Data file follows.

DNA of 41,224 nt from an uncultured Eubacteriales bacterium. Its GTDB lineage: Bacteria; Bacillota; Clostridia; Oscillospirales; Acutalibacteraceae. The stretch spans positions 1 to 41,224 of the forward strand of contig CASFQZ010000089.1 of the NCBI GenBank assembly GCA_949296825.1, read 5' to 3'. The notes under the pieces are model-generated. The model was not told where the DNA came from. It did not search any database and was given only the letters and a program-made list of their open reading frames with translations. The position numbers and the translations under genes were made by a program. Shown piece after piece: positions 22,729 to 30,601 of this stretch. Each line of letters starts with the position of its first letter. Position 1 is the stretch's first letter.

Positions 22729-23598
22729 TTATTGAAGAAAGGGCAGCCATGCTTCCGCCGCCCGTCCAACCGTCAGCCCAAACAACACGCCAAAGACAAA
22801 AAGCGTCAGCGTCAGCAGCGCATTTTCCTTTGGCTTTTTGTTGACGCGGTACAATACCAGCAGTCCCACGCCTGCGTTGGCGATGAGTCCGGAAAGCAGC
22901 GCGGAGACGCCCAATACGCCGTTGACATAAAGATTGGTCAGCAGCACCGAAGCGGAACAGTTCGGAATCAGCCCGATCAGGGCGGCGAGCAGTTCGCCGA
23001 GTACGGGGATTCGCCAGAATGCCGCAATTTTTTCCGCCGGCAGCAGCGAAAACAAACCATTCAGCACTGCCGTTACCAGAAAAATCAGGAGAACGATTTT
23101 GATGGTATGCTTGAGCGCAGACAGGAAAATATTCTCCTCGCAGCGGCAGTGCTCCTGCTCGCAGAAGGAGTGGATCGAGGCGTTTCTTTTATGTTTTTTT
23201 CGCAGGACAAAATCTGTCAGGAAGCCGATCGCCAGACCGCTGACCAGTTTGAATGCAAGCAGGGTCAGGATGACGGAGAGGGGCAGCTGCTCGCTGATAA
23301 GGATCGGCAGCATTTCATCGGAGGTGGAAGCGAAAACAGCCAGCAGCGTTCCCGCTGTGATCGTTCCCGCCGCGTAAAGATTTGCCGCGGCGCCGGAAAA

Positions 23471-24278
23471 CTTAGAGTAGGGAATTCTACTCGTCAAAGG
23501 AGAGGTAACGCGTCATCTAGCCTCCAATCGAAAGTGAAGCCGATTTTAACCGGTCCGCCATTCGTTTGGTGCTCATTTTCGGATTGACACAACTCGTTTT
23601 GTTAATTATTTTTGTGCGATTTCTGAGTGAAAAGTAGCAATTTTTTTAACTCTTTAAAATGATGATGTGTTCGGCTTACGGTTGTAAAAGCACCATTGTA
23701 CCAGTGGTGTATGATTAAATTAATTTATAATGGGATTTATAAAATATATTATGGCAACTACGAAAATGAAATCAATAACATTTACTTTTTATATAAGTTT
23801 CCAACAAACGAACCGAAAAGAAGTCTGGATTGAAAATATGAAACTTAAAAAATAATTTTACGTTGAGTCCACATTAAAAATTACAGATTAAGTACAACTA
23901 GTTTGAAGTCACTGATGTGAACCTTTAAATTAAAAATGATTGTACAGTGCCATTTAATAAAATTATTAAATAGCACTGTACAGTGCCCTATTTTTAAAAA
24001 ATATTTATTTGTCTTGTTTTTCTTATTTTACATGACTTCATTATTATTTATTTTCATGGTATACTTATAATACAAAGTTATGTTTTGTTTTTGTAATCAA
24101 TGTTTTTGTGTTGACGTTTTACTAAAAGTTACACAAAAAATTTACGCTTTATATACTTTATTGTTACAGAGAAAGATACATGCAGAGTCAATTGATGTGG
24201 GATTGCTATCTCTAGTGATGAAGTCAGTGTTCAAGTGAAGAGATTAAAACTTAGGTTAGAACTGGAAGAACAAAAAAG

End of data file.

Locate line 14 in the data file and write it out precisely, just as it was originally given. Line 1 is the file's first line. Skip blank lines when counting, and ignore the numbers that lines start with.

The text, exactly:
23701 CCAGTGGTGTATGATTAAATTAATTTATAATGGGATTTATAAAATATATTATGGCAACTACGAAAATGAAATCAATAACATTTACTTTTTATATAAGTTT